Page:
Mats Ek Sets Casi-Casa
on Hubbard Street Dance Chicago
Mats Ek was well into a career as a theater director when he discovered that dance was his true calling at the age of twenty-seven. “It was a relief,” said the world-famous choreographer while in town to begin staging the American premiere of his “Casi-Casa” (2009) on Hubbard Street Dance Chicago. “My experience in theater was due to my delay to start dance,” he mused in a recent interview at The Lou Conte Dance Studio in Chicago. Ek, whose father was one of Ingmar Bergman’s leading actors, was especially taken with Graham technique, which he experienced initially as a theater student. “Theater uses a language close to reality. You can pretend things,” he said. “Dance is a foreign language (where) there’s no space for cheating.” Raw emotional honesty is a hallmark of Ek’s choreography, which typically grapples with a psychologically rich landscape of multi-layered characters and relationships in dramatic action. Even though his dance works often tell dramatic stories, albeit abstractly, “movement and text are quite different,” he said, reflecting on the differences between dance and theater. “Dealing with each, they are two different paths.” With dance, Ek says, “ I depend on dealing with situations. Without that, (you are) incapable of shape or flow, there is no mortar to deal with (the movement).”
Ek and his wife, Ana Laguna, had just finished their first day with HSDC. Casi-Casa, adapted and expanded from two earlier works – “Appartement” (2000) and “Fluke,” (2002), will be featured in Hubbard Street’s December 6-8 program at downtown Chicago’s Harris Theater. The work was originally commissioned for the Danza Contemporanea de Cuba.
Few American companies have had the privilege of working with Ek, who is known for daring re-imaginings of such classical ballet works as “Giselle” (1982) and “Swan Lake,” (1987) as well adaptations of opera – Bizet’s “Carmen” (1992) – and Greek drama – “Antigone” (1979).
“Casi-Casa,” which is designed to tour, was a good choice for Hubbard Street. “I wanted to open up to the possibility of setting the work on an American company.” His previous experience working with HSDC artistic director Glen Edgerton when Edgerton was director of Nederlands Dans Theatre gave him confidence that his work would be in good hands.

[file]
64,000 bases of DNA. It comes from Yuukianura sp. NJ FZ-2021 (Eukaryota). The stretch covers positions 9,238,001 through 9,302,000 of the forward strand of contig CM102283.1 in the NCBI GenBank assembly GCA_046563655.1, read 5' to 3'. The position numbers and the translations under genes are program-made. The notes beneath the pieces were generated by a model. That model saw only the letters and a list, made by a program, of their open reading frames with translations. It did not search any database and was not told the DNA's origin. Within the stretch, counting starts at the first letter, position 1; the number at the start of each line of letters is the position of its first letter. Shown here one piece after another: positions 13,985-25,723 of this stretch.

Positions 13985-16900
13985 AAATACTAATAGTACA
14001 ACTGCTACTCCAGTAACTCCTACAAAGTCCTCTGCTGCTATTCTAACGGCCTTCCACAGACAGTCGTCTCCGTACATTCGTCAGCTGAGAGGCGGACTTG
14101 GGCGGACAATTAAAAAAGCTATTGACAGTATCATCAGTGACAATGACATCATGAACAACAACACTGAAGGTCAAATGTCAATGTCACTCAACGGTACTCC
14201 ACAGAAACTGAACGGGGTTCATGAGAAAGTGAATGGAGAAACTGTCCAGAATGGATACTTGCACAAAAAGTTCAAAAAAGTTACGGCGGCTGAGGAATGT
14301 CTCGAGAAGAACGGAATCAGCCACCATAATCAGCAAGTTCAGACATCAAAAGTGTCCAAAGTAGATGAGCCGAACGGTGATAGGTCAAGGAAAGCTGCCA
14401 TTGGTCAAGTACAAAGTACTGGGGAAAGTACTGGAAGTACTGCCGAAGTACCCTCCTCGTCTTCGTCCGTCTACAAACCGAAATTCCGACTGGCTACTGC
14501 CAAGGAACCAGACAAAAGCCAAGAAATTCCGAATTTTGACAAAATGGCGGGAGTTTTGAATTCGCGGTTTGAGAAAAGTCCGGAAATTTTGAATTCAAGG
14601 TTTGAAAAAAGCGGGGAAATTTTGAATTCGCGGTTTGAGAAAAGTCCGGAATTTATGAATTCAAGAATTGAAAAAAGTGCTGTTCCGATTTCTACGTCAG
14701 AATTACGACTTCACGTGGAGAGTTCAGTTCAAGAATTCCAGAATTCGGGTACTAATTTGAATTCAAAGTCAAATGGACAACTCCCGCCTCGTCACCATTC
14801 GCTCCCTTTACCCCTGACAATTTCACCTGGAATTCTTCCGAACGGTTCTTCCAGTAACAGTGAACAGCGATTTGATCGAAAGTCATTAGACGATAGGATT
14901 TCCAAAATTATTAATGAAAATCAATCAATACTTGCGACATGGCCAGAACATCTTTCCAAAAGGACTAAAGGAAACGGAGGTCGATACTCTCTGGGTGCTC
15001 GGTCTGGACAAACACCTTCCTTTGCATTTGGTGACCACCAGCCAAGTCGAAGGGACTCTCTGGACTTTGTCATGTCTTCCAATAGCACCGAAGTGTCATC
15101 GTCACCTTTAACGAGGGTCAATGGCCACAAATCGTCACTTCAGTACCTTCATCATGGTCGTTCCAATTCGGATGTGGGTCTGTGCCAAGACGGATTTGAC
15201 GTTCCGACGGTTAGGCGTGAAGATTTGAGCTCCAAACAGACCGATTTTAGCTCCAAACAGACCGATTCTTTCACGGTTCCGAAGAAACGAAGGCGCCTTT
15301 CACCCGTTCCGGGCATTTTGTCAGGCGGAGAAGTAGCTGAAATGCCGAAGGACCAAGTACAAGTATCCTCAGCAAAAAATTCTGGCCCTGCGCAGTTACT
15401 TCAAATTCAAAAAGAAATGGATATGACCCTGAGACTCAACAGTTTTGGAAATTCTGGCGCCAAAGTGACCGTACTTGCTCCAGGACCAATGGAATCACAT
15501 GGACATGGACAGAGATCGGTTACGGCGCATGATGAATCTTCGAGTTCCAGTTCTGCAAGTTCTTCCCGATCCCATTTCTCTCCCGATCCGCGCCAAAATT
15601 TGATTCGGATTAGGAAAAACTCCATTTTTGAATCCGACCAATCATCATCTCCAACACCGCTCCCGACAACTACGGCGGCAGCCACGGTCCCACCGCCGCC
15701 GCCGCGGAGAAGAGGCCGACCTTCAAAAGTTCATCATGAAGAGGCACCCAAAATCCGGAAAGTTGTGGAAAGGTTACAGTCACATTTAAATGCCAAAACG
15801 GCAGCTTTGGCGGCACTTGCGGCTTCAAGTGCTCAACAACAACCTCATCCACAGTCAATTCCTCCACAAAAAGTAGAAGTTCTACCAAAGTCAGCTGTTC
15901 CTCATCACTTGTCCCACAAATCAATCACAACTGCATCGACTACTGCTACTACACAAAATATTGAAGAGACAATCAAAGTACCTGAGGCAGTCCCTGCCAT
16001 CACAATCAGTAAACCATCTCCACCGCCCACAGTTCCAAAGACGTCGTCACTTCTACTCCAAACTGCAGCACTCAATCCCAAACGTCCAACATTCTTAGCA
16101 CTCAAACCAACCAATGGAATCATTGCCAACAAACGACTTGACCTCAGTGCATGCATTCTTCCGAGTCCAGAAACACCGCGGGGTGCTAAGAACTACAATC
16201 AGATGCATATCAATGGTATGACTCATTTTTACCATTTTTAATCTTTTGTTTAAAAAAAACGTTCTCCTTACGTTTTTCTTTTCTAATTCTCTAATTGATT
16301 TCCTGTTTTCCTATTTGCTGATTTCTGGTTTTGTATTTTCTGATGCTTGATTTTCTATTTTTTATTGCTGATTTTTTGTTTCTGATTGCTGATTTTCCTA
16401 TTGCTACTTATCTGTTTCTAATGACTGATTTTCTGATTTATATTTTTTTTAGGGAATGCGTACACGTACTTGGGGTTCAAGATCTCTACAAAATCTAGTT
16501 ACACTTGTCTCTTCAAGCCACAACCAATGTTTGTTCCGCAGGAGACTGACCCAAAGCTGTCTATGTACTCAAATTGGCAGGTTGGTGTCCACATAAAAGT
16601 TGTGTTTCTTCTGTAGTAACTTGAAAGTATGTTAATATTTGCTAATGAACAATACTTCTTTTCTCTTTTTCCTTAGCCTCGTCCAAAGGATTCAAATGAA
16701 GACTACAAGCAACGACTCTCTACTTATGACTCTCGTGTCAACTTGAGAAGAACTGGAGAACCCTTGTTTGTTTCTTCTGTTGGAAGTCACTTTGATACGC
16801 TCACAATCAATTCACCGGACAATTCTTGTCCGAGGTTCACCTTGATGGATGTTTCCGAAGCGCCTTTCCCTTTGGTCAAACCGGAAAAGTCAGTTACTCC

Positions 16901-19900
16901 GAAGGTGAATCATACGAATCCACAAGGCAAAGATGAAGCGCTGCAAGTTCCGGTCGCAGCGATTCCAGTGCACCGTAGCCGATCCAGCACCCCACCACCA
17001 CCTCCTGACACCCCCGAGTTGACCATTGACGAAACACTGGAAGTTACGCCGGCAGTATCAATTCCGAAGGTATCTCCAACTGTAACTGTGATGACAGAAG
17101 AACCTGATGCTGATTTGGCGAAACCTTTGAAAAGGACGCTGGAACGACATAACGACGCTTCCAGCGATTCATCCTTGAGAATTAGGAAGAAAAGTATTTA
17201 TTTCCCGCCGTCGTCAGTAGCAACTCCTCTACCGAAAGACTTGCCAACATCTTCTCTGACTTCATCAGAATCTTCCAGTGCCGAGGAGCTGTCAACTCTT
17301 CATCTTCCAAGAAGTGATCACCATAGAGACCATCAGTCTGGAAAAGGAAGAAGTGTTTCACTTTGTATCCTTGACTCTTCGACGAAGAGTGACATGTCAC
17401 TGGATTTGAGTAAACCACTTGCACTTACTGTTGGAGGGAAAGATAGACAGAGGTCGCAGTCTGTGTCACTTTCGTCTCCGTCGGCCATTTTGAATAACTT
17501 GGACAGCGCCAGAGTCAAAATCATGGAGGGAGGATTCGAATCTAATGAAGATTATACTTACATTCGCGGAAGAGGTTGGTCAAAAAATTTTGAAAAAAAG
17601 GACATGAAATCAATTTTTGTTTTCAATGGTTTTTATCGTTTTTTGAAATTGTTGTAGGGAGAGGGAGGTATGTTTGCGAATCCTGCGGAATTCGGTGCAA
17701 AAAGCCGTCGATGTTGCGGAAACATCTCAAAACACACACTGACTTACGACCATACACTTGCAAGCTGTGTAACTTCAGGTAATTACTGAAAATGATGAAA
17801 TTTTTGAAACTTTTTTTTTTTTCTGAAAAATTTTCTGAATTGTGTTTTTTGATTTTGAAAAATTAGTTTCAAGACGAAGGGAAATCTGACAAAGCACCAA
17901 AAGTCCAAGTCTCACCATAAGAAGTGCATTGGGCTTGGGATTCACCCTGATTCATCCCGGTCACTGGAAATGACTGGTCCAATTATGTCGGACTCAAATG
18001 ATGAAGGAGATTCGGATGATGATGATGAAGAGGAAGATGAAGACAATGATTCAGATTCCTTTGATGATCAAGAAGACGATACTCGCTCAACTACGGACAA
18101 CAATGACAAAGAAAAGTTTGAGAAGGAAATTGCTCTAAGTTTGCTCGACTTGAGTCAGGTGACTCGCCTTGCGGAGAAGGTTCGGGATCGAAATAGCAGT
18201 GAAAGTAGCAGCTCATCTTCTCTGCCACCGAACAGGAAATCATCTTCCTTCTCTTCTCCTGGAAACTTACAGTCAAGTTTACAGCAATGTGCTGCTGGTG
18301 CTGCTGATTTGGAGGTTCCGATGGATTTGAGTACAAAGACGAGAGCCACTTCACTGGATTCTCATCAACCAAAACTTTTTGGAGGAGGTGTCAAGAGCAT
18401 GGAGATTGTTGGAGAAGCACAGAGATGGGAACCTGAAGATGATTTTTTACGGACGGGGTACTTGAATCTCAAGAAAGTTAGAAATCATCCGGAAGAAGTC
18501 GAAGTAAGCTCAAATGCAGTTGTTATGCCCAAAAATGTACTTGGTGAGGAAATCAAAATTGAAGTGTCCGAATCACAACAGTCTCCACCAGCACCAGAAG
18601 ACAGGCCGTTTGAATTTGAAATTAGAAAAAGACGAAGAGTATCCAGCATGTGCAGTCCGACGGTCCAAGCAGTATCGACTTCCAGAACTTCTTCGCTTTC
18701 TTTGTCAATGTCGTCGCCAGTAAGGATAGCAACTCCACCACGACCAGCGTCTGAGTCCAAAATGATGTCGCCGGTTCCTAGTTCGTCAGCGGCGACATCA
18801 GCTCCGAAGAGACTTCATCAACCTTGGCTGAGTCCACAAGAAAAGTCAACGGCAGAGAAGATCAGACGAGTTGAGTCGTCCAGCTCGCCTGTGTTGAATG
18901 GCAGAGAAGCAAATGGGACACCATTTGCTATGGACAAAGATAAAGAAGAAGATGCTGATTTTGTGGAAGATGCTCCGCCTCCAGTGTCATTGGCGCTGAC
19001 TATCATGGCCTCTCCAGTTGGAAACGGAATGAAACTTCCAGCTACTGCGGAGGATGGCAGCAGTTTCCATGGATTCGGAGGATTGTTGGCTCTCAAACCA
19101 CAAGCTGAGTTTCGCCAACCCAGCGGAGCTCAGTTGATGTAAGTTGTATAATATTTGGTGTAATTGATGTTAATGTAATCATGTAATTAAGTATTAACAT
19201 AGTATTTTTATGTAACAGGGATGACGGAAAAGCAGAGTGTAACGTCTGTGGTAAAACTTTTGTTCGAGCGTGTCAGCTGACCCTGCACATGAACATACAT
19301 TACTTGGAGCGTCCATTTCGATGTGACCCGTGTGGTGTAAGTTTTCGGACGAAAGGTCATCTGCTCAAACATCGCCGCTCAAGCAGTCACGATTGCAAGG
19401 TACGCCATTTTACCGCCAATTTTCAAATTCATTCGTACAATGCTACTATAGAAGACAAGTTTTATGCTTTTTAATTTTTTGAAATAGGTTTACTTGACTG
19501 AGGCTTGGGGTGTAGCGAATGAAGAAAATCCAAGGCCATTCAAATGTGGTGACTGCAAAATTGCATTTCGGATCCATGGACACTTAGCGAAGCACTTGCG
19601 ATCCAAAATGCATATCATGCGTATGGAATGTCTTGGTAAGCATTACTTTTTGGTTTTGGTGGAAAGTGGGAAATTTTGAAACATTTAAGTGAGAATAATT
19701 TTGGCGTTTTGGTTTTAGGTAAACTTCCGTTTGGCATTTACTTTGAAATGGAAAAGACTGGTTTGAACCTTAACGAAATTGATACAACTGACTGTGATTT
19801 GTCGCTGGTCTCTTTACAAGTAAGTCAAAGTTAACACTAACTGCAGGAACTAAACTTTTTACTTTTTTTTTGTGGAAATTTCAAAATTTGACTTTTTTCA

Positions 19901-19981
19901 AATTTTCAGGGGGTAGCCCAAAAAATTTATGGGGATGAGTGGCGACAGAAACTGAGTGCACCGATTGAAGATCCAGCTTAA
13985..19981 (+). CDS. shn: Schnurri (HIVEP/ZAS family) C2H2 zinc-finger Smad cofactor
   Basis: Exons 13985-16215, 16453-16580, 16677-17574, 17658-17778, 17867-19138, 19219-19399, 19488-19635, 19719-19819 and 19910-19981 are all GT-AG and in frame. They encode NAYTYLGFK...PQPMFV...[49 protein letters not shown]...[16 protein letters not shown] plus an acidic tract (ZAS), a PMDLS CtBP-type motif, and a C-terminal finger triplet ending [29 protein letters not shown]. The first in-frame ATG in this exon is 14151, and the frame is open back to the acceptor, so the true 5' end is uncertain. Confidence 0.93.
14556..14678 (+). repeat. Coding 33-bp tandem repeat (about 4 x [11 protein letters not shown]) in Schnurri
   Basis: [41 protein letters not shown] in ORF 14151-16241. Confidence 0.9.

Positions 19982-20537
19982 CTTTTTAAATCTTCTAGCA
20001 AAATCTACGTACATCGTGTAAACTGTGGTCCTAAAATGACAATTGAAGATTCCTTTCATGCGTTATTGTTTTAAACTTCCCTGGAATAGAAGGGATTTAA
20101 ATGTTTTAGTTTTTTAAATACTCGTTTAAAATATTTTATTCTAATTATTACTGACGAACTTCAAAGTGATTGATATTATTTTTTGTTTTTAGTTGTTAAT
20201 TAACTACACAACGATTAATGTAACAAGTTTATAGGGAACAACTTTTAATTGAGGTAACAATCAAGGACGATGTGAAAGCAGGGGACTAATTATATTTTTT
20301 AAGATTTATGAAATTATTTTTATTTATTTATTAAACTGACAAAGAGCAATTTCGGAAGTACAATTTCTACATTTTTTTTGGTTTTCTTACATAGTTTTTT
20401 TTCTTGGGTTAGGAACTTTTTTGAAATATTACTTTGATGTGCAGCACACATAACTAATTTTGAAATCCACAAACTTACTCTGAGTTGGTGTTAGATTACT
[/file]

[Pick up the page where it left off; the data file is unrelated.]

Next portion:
When asked what the biggest technical challenge was for dancers learning his technically demanding choreography for the first time, dancer Ana Laguna said, “It’s hard to link the technique with feelings.” They both expressed their hope for the dancers “to get comfortable with the movement, open up to feel relieved to dance.” The use of their upper bodies and center would be central to their grasp of his movement, which is grounded in a marvelous blend of ballet and modern technique that nourish his unique choreographic imagination.
Ek laments the loss of dramatic repertory in today’s classical programming. “Many modern dancers don’t want that ‘reason’ for doing,” relegating drama in dance to childish pantomime, not serious business. He recalls Merce Cunningham’s often-quoted statement: “Movement is the message,” as being misunderstood. Most people think Cunnigham meant to extol simply movement in the abstract, but Ek believes that’s not what Cunningham meant. “Many modern choreographers use it as an excuse to distance themselves,” but emotion and drama are “absolutely essential.” Echoing playwright Bertolt Brecht, Ek said, “you take a distance, but not without engagement.” European expressionism sought to get away from sentimentality. “No one deals with pure classical choreography anymore,” he said. The classical European companies are “pressed into a corner to renew their repertory and have turned to contemporary choreographers like Ek, who has set major works on the Paris Opera Ballet, Cullberg Ballet and Nederlands Dans Theatre among others. “The movement speaks for itself,” Ek says of his work.
HSDC’s American premiere of the dramatically riveting “Casi-Casa” will give Chicago audiences a chance to see just what he means.